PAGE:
Representation of the Zimbabwean 2015-2022 Social Studies curriculum: Teachers perspectives about ‘Ubuntulising’ curriculum change and implementation

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DOI:

https://doi.org/10.18820/2519593X/pie.v38i1.19

Keywords:

Ubuntulising, Curriculum implementation, Challenges, Mitigation strategies

Abstract

The New 2015-2022 Zimbabwean curriculum in which Social Studies is engrained was driven by the need among others to transform the Zimbabweans’ demeanour and etiquette by employing Ubuntu as its philosophical base. Through the Ubuntu lens, this qualitative case study explores how Ubuntu values could be applied to mollify challenges of curriculum reform and implementation. 12 purposively sampled teachers participated in semi-structured interviews, observations and Focus Group Discussion (FGD) to generate data for this study. The findings established that the employ of the top-down approach in the dissemination of  the Zimbabwean curriculum, devoid of the teachers’ consultations and participation catalyses the manifestation of acerbic and innumerable challenges which included inadequate resources, lack of training for teachers, too much workload and poor public relations which led to poor implementation of the Social Studies curriculum. The study discovered that the basis of Ubuntu which the Zimbabwean curriculum claims to hinge on is just on paper but practically it is not applied. The study recommends the rekindling of the Ubuntu values which capture the traditional African customs, work ethics and beliefs and applies them to curriculum reform and implementation in order to inform educational policy and practice as uncovered from the fieldwork undertaken for this study. This study is the contribution to the current topical issue about decolonisation globally.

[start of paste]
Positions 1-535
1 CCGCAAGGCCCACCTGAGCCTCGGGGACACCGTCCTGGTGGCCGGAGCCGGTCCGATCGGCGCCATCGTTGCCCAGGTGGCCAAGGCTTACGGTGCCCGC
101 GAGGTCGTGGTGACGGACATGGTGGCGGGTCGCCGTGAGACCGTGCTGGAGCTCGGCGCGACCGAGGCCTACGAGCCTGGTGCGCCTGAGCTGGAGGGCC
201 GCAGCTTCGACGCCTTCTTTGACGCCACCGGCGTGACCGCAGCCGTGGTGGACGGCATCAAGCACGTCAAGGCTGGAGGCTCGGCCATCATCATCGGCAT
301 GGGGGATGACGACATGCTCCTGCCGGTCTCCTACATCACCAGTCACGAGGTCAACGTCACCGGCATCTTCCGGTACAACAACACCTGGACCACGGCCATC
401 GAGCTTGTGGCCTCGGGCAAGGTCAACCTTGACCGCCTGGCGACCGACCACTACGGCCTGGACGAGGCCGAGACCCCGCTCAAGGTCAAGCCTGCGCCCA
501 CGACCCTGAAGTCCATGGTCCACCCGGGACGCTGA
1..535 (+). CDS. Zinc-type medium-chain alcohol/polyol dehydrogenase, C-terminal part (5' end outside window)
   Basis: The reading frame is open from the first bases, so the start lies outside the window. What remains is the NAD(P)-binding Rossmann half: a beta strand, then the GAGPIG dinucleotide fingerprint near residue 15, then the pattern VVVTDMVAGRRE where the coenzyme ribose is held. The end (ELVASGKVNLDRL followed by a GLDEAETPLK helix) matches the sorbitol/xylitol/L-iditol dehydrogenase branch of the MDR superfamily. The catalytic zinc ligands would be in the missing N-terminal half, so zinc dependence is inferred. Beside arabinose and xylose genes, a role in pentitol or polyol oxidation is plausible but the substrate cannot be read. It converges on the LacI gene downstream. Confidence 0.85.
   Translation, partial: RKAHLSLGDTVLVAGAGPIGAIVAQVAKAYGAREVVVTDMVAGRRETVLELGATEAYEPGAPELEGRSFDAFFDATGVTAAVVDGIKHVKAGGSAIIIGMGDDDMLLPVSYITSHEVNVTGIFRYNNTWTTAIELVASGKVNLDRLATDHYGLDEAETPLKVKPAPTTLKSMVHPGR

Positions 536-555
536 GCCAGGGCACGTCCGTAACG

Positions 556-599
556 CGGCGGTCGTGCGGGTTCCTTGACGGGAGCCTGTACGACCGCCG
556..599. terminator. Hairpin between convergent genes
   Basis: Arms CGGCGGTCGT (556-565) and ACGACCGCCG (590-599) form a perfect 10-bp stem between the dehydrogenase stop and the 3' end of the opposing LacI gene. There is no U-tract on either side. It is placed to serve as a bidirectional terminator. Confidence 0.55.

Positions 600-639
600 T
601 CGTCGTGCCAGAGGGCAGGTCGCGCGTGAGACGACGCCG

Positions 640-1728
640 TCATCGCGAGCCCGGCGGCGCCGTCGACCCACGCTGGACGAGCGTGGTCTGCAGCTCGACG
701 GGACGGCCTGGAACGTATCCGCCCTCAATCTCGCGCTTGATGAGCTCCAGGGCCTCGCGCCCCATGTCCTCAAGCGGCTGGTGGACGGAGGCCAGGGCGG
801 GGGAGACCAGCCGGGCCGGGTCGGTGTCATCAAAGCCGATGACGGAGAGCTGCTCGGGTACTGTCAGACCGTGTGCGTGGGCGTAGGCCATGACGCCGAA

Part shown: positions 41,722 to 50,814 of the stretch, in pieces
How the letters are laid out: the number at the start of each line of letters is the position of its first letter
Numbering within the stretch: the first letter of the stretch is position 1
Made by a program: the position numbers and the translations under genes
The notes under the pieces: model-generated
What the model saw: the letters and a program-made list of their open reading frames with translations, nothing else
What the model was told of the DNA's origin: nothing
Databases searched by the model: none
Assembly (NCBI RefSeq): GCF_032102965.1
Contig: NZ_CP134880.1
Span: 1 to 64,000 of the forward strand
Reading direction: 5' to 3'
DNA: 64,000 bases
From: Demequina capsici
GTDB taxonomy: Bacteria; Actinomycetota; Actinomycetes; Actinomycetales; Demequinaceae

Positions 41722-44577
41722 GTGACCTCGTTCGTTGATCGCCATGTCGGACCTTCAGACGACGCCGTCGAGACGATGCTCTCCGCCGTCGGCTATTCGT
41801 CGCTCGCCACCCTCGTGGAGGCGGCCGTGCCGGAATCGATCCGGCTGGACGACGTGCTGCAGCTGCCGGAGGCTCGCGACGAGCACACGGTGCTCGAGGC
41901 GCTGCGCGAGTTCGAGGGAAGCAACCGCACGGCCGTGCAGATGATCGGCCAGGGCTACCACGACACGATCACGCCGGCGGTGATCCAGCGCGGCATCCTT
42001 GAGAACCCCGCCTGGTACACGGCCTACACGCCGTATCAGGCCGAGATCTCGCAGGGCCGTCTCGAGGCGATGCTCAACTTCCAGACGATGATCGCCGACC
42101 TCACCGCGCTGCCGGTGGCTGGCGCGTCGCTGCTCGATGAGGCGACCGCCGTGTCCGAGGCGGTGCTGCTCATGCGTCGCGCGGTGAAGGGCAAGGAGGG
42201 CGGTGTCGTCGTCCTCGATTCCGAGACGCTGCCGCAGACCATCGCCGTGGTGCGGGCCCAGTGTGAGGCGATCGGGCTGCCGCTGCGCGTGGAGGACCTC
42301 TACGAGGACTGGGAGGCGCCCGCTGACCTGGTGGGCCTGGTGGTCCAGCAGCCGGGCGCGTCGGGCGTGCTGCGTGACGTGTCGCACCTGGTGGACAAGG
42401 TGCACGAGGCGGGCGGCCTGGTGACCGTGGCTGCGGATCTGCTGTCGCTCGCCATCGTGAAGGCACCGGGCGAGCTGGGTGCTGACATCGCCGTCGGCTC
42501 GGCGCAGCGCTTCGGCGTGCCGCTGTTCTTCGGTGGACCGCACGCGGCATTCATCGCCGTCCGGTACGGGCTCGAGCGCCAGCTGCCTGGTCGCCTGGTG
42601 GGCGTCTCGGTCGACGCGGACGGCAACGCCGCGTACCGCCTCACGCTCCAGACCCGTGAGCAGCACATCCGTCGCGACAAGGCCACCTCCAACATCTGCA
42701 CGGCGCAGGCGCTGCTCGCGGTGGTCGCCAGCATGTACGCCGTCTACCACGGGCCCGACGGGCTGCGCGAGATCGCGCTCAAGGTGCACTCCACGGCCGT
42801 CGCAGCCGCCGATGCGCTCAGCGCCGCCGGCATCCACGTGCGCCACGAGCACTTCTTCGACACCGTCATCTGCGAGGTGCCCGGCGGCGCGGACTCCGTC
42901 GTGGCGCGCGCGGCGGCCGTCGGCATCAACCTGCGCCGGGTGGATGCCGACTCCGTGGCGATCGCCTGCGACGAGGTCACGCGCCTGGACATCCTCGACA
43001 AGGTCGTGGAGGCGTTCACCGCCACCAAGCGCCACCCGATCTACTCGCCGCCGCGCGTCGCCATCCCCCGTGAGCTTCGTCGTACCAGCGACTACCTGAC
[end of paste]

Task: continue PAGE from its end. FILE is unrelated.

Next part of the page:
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Published

2020-06-11

How to Cite

Chimbunde, P., & Kgari-Masondo, M. (2020). Representation of the Zimbabwean 2015-2022 Social Studies curriculum: Teachers perspectives about ‘Ubuntulising’ curriculum change and implementation. Perspectives in Education, 38(1), 269-282. https://doi.org/10.18820/2519593X/pie.v38i1.19

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Section

Research articles